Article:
Respect for the Institution

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Below is another excerpt from my book, Leading Leaders: Empowering, Motivating, and Inspiring Teams. When we discuss “respect” we rightly speak about respect between individuals, but we also need to have respect for the institutions and teams where we work.

Not to be overlooked, there is one aspect of “respect” that deserves a little attention, and that is respect for the institution to which one belongs. The leader must demand that respect, and model it through his own behavior. Just like any other breach of respect, a lack of respect to the institution where a person works is cancerous. If allowed to grow, that lack of respect can kill the body. In short, if you can’t respect the institution, then get another institution.

Respect for the institution looks very similar to respect between individuals, and like an interpersonal relationship, it cannot be forced. And just like an interpersonal relationship, deeds are more important than words. All the fancy logos and motivational posters cannot make up for treating people fairly, and having transparent human resources policies. People must have confidence that the organization where they work is something they want to be a part of, a place where they feel valued, and where they are respected. Their workplace as an organization must be a place where “HR” is not a dirty word!

Living the Organization’s Values

In the best possible case, people will take on the organization’s values because those values are something to which they want to aspire. Companies get a reputation for being great places to work for a number of reasons, but usually boil down to things like fair compensation, the ability for managers to be flexible, and empowering employees to make decisions about their careers.  Respect for the institution is just as important as respect for between teammates. If employees don’t respect their company, it’s likely they won’t respect the company’s customers, or their own fellows. That’s a recipe for a very unhappy and unproductive work environment.

The Best Companies to Work For

For example, according to CNN Money Magazine, the top three companies to work for in 2012 were Google, Boston Consulting Group (BCG), and SAS Institute. Employees at all three companies reported they felt valued by leadership, their work was meaningful, their pay is good, and that the workplace was a fun place to work. Google’s success as an organization is legendary: good pay, self-paced work, and plenty of free food. BCG has a focus on work-life balance, including requiring their employees to take time off, which demonstrates they value their employees’ well being as much as they value their productivity. SAS has a number of programs emphasizing the value of their employees’ well-being, including subsidized Montessori childcare, intramural sports leagues, and unlimited sick time. All three of these companies value their employees, and prove that through their HR policies. What’s more, the leaders themselves model the behavior they require of their employees.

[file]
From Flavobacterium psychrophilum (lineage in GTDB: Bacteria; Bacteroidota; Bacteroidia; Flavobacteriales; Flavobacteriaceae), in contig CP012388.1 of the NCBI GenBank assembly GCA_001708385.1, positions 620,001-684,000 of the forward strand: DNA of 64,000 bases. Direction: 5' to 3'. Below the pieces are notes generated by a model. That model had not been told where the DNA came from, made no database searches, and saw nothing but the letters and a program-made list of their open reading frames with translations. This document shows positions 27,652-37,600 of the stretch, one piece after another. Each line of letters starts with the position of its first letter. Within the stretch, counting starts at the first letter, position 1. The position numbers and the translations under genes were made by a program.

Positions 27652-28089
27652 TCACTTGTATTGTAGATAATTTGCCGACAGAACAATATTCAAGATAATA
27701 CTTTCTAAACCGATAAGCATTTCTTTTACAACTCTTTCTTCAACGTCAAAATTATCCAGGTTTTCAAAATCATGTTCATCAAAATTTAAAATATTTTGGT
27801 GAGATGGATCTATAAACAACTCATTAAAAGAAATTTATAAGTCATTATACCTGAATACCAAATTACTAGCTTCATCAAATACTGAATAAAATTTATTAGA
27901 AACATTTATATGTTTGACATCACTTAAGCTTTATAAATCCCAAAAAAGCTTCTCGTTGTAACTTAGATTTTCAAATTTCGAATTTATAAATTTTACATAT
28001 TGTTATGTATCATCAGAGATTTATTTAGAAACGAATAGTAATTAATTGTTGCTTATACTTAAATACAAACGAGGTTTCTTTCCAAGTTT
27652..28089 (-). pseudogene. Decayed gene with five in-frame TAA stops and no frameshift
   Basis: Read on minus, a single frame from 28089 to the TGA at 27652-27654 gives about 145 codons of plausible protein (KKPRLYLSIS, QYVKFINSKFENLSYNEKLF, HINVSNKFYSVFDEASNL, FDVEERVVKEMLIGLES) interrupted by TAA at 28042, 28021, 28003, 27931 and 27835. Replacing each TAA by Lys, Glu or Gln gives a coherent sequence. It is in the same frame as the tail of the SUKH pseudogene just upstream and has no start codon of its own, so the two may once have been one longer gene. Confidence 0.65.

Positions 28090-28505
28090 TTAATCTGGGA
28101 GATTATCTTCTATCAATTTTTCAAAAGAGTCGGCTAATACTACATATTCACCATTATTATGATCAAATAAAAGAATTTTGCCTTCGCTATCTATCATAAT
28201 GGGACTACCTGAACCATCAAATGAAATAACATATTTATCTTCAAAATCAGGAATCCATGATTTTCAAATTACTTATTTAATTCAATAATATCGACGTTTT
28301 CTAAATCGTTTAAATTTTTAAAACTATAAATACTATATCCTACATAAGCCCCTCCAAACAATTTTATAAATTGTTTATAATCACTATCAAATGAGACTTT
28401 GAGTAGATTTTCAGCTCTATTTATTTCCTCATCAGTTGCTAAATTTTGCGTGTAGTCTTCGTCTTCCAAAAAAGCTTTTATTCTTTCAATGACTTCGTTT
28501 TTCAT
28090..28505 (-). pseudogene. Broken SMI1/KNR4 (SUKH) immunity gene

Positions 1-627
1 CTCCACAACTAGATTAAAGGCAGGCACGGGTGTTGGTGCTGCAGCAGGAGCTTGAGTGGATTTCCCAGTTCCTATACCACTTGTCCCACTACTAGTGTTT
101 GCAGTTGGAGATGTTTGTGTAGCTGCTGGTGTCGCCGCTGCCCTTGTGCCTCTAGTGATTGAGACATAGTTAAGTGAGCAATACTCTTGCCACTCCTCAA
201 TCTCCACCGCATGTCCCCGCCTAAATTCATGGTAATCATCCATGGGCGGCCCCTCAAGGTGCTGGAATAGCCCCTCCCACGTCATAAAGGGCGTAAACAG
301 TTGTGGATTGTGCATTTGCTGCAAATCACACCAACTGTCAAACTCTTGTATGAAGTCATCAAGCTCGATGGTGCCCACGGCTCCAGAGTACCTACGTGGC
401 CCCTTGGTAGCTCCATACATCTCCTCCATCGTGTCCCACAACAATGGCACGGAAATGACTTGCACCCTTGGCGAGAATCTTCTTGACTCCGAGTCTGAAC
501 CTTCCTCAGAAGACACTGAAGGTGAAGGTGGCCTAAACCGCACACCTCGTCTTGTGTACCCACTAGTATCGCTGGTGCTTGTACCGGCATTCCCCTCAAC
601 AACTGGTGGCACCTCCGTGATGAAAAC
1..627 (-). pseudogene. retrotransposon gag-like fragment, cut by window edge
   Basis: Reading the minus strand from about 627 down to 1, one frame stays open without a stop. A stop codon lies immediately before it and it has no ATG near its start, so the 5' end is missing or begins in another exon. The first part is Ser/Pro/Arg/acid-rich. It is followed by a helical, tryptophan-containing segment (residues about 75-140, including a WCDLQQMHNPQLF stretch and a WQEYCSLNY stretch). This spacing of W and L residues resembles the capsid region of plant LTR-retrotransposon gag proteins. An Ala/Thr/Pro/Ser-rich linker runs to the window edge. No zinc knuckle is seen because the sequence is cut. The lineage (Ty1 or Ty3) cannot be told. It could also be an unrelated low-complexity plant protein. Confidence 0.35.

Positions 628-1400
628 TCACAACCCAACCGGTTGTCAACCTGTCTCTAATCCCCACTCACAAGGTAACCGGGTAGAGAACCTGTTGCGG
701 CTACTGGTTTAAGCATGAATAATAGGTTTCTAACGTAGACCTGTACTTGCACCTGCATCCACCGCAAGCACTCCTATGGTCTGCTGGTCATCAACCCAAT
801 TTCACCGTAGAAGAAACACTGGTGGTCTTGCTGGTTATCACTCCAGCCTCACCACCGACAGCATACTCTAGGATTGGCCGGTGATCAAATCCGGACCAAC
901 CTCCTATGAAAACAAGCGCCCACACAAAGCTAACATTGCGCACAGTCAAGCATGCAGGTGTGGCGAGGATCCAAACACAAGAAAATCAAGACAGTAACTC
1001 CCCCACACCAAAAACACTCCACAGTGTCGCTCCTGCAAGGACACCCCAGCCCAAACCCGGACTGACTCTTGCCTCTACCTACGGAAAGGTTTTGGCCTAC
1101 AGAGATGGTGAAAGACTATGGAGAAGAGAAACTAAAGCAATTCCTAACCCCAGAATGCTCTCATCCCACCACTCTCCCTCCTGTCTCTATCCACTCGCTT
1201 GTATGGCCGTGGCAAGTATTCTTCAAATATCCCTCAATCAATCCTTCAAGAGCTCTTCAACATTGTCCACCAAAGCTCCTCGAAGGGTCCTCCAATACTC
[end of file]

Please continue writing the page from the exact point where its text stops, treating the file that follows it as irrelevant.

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Mickey is a consultant, author, and keynote speaker. Mickey is the author of eight books, including Leading Leaders: Inspiring, Empowering, and Motivating Teams, Mickey’s Rules for Leaders, and The Five Be’s: A Straightforward Guide to Life.

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Internal Compass, External Orientation

Posted 8 CommentsPosted in Leading Leaders

Adherence to systems of ethics demands an internal compass oriented on an external fixed point. This is very important; because without some external orientation for the internal compass, many people will rationalize almost any behavior.

We begin using words like honor, and duty. We examine a person’s behavior based on honesty, and truthfulness. Perhaps most importantly, we do not allow a person to “re-define” themselves or their behavior out of violating those ethics they accepted. In short, we know very well what the meaning of “is” is. 

Ultimately, that’s what honor codes and professional ethics do for the individual and the community: they provide a “north star” to orient ethical decision making.  Each person experiences life slightly differently, and if left open to each person’s private interpretation, ethical decisions can vary greatly from person to person.  The ethical leader uses an informed conscience and an external measure to be certain he’s on the right course.

Another Beautiful Day in Colorado!

Posted Leave a commentPosted in Practical Leadership

image

When I was a student at both staff college and war college, we were very privileged to hear from a number of successful senior leaders. One of the common threads in all their talks on leadership was how they were (generally) early risers. Getting up at a regular hour each day, and getting a good start helps a person be prepared for the day. I think a balanced life begins in the morning…a good meal, a quick scan of the news, some exercise, and a little spiritual nourishment helps me start in the right “place.” The side benefit is that I get to enjoy the beauty of the morning…this morning with some coffee and a squirrel!